Father’s Day Celebrates Heroes

by | Jun 11, 2014

This adorable father/son superhero team’s photo went viral last year, gathering almost 1.7 million comments in just two days, according to the Huffington Post. One commenter pinpointed why the image struck such a chord: “A good dad is always a hero to their kids. Capes just let the world see it a little better.”

Daughters need heroes, too. In her book, Strong Fathers, Strong Daughters, Dr. Meg Meeker dedicates an entire chapter to dads’ heroism saying, “I have news for you. Your daughter wants a hero—and she has chosen you.”

When asked by Canada's National Post newspaper to share six words that described their dad, several respondents echoed the heroism sentiment:

“Gone two years, still my hero.”
— RakelaK_67, via Twitter

“[M]y favorite hero.”
— pahteeee, via Twitter

“My dad to me is a Superhero, immortal, loving, forgiving, patient, supportive!!!”
— mmmhur, via Twitter

Studies Show Impact

Research bears out the importance of fathers in the lives of their children. As they grow older, children with involved fathers are more likely to:

  • Solve problems better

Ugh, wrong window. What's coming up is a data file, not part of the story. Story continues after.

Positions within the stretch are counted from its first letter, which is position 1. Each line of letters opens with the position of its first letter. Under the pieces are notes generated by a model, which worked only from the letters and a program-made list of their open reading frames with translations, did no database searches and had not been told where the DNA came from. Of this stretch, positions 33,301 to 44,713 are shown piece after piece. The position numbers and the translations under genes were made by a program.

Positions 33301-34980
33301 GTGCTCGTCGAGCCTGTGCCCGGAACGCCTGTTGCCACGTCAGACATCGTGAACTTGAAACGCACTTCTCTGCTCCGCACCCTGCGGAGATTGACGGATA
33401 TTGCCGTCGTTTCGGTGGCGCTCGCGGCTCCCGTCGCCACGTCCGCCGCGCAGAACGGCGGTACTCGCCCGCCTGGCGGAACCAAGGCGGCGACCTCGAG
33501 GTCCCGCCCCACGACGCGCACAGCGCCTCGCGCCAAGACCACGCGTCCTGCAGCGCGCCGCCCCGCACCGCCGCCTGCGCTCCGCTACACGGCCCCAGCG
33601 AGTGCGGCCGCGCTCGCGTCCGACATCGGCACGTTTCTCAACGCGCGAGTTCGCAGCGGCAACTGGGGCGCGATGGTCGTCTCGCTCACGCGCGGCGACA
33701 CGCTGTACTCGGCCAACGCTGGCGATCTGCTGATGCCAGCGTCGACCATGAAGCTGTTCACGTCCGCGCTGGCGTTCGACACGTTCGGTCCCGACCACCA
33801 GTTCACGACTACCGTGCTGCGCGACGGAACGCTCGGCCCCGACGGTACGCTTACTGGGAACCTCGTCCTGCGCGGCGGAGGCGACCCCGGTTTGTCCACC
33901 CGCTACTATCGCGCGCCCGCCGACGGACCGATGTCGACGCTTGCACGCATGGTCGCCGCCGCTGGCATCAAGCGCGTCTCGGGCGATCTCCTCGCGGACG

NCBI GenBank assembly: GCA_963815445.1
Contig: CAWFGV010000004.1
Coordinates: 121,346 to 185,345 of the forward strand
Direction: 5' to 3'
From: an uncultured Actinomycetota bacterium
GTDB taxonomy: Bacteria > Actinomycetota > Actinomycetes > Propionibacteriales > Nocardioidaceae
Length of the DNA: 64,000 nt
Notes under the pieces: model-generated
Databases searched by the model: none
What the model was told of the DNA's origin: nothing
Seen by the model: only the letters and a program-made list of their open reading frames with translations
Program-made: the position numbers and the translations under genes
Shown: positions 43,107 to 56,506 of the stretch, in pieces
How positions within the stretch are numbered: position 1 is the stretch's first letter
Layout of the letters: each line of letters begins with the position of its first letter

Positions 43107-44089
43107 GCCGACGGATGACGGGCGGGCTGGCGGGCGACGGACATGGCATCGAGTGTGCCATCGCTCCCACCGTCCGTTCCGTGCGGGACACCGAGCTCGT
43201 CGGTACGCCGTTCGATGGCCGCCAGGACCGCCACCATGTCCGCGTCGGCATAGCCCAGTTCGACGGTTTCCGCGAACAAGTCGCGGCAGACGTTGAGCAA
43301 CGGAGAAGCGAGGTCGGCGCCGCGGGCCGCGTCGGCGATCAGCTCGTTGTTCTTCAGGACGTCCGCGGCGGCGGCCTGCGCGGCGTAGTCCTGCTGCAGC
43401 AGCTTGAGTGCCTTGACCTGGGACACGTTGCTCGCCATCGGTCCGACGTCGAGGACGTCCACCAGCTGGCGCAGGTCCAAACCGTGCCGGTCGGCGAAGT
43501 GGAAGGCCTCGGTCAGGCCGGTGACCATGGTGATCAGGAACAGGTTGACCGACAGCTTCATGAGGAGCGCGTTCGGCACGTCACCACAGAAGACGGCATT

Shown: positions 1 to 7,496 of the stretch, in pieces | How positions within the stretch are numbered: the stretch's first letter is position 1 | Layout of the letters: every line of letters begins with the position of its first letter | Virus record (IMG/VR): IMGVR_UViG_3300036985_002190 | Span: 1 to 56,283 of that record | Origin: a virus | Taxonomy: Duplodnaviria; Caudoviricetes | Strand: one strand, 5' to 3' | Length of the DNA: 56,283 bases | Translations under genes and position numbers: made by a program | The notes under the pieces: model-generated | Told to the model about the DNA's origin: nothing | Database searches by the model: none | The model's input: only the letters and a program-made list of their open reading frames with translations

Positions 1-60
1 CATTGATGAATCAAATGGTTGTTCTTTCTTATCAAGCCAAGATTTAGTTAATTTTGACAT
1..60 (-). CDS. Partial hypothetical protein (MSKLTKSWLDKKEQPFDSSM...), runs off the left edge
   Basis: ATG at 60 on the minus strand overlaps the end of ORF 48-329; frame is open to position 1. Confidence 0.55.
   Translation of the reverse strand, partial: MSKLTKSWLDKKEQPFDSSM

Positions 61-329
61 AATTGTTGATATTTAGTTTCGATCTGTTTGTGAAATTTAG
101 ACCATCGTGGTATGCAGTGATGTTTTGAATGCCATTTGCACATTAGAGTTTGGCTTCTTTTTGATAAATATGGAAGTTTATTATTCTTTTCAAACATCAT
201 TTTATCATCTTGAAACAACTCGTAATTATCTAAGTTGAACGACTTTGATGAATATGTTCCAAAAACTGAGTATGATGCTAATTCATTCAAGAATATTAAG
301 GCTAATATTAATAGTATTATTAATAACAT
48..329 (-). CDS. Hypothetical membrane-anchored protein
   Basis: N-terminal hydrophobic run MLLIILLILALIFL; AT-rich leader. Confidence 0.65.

• Have a greater capacity for empathy
  • Have better peer relationships
  • Have verbal strengths (both boys and girls)
  • Be competent in math
  • Cope better with stress
  • Have higher educational achievement

        (Flouri, 2005, Boyce et al., 2006, Pruett, 2000; Lamb, 2010)

What makes a Dad a hero?

A lot of things, but here are a few we thought of:

H – Hugs. Hero dads are willing to hug their kids. A lot. They hug their sons and their daughters. They hug them when they’re babies and when they’re grown, when they’re hurt and when they want to remind them they’re loved, when they score the winning run in the state baseball championship game and when they run the bases backward their first game in t-ball.

E – Engagement. Hero dads are willing to engage with their kids in play that facilitates bonding and brain development. Dads' “rough-housing” play style allows kids to take risks, and promotes independence and exploration (Parke & Tinsley, 1987; Rosenberg & Wilcox, 2006).

R – Rules. Hero dads are willing to show they love their kids enough to set rules. In her book, Dr. Meeker shares the value of rules, reminding readers that daughters challenge rules to see how much their dads really love them, and determines that “daughters . . . appreciate fathers who are heroes, fathers who don’t relax until the battle leaves home (and really not even then).”

O – Odd. Yep, odd. Hero dads are willing to look odd, or be odd, in public and not worry about what others think. Like wearing a superman cape while shopping at the hardware store with your son.

To all the hero dads out there, “Happy Father’s Day!”

Photo: imgur.com/4id5IrE

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